Photo Credit: Jewish Press

Advertisers constantly sell their wares as being “easy to use” or “easy to make.” One task that is definitely not easy, though – even in the 21st century – is raising children. Indeed, to be a parent today is far more challenging than it’s ever been.

In the world at large, youngsters nowadays have no problem blaming their parents for all sorts of things they did or didn’t do. In their minds, their parents are the cause of all their misfortune – never mind how much thought, time, and energy their parents invested in them.


Even otherwise good children will occasionally accuse their parents of having left deep scars on their psyches and claim that they should have employed a different approach toward them when they were younger. (Chances are high, of course, that the end result would have been the same had the opposite approach been used.)

Unfortunately, this attitude has made its way into our camp, and some of our own children now play games with their parent’s conscience. (Parents are advised to be prepared for such moments and to keep their cool; there is no need to give in to manipulation and allow a child to get them upset or cause them to feel guilty and then take advantage of this guilt.)

Many a parent has shared with me that their older children compare their own upbringing with that of their younger siblings: “When we were their age,” they say in reference to their younger siblings, “we weren’t allowed such freedom. Bedtime was strict, treats were restricted, and we weren’t ever allowed to miss school. A strong sense of authority was prevalent at home. Why do our younger siblings enjoy privileges we didn’t?”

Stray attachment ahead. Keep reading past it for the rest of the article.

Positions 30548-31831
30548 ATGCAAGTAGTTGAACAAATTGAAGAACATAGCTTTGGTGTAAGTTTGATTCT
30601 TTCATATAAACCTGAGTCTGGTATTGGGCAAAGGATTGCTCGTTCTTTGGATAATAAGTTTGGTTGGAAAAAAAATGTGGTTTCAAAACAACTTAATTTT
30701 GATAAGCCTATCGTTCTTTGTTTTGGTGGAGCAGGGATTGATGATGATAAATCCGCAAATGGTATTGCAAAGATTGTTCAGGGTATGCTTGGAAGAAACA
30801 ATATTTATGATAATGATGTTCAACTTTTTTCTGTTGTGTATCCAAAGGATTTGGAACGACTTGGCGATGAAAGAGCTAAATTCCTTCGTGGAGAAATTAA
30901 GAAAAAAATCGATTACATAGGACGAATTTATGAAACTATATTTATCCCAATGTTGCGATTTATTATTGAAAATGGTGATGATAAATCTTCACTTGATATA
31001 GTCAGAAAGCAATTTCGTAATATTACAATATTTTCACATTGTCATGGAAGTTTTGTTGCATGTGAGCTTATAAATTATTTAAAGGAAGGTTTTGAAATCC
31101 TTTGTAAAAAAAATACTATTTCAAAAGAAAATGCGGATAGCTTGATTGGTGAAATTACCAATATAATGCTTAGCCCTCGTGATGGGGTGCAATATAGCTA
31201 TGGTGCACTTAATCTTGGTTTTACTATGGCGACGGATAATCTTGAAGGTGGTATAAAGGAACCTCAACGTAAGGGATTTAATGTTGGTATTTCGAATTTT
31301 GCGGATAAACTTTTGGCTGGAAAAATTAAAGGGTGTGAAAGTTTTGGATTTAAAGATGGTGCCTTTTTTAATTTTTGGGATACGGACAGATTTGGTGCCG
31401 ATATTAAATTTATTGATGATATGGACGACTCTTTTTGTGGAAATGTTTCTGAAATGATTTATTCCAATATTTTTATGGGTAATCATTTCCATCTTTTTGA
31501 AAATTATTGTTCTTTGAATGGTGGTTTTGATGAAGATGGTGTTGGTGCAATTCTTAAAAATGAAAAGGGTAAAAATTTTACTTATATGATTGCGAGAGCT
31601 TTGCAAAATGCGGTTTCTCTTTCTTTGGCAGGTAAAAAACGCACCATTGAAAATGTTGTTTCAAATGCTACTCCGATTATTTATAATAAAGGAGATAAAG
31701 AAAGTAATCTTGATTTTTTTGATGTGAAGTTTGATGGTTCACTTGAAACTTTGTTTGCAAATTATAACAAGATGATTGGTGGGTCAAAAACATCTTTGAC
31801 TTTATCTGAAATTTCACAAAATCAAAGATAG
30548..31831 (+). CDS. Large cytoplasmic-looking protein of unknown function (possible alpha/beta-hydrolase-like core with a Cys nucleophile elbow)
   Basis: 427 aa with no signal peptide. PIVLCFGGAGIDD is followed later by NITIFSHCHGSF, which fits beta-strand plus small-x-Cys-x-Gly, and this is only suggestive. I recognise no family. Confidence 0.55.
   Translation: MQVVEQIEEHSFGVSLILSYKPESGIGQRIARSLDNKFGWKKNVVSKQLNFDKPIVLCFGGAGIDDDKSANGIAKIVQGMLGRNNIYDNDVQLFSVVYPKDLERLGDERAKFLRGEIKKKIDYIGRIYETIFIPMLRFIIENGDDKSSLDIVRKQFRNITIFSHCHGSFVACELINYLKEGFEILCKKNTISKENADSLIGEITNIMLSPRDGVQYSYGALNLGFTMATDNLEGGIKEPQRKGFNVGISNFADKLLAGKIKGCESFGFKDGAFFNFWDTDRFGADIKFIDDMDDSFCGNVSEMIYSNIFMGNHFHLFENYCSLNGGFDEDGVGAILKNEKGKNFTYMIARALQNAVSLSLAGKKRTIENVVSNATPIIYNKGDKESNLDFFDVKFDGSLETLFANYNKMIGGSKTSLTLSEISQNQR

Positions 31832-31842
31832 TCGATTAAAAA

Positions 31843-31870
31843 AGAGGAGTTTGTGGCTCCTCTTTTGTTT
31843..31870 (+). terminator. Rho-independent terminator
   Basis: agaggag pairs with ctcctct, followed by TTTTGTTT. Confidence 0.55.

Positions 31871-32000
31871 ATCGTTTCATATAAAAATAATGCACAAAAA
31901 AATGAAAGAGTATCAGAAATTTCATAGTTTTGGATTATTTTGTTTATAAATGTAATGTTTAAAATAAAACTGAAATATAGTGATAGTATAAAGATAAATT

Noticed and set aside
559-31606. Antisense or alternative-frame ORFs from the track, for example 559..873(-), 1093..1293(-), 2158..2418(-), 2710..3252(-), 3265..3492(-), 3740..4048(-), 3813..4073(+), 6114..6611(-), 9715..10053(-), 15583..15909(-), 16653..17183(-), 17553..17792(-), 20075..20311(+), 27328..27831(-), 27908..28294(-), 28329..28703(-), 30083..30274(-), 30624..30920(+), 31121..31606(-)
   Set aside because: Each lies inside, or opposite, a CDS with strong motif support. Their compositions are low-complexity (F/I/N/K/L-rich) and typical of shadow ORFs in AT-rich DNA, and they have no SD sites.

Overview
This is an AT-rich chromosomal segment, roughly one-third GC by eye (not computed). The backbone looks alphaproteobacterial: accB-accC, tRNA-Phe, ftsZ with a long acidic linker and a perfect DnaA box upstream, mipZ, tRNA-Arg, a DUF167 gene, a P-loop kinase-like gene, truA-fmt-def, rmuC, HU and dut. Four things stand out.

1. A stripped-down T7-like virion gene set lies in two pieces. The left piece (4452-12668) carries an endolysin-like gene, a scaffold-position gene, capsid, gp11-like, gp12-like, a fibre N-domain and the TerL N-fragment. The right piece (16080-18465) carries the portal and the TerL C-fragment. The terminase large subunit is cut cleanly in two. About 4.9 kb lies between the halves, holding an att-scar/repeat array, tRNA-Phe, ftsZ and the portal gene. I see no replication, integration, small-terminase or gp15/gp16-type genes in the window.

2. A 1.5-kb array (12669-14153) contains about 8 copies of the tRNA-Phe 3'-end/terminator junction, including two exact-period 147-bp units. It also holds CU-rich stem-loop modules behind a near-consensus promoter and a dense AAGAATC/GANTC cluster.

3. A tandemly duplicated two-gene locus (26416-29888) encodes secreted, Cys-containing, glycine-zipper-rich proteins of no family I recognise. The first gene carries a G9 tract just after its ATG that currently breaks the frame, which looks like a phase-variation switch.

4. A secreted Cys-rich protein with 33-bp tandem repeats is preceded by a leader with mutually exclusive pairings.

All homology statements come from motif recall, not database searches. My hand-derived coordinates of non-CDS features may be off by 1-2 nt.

These grown-up children point an accusing finger at the very same parents who have never stopped extending themselves – above and beyond – for their (ungrateful?) offspring.

One father I know replied to this complaint by saying, “Listen my child, if you take a step back, you will realize that we consistently applied the same rule. Running a home with children of different ages is an art. For a household to run efficiently, some regulations must be put in place, and we adapted them to the average age of most of the members comprising the household.

“When most of you were small, the two older ones had to conform to the rules that distinguished the needs of the younger members. Today, most of you have grown up, so the younger ones must comply to the rules appropriate for the older children. The principle has remained the same. Everyone sails in the same ship.”

Children live in a world of their own and have no inkling how great a task child-rearing is. Truth be told, neither do adults – until they become parents themselves. People who occupy prestigious positions in world-famous companies have admitted to me that they have never experienced anything as challenging as raising children.

They didn’t realize how all-inclusive it is – how one needs to care for one’s children’s physical and emotional needs, supporting, comforting, soothing, and offering a listening ear even when they stretch your patience (which they are experts at doing). Child-rearing amounts to an around-the-clock commitment with never a day off. (No need to get despondent. After 20 years or so, the “pay check” called nachas will hopefully arrive.)

Children will only appreciate the magnitude of child-rearing when they become parents themselves. And even then, they won’t fully comprehend what they owe their parents until their young ones become teenagers. At that point, with nostalgia, they will look back incredulously, wondering how their parents ever put up with them.

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Rebbetzin Miriam Gross was director of education and assistant dean at EYAHT – Aish Hatorah's College for Women in Israel – for close to 30 years. Born and raised in Antwerp, Belgium, Rebbetzin Gross today lives in Jerusalem where she lectures, teaches, and serves as a Torah-based counselor. She can be reached at [email protected].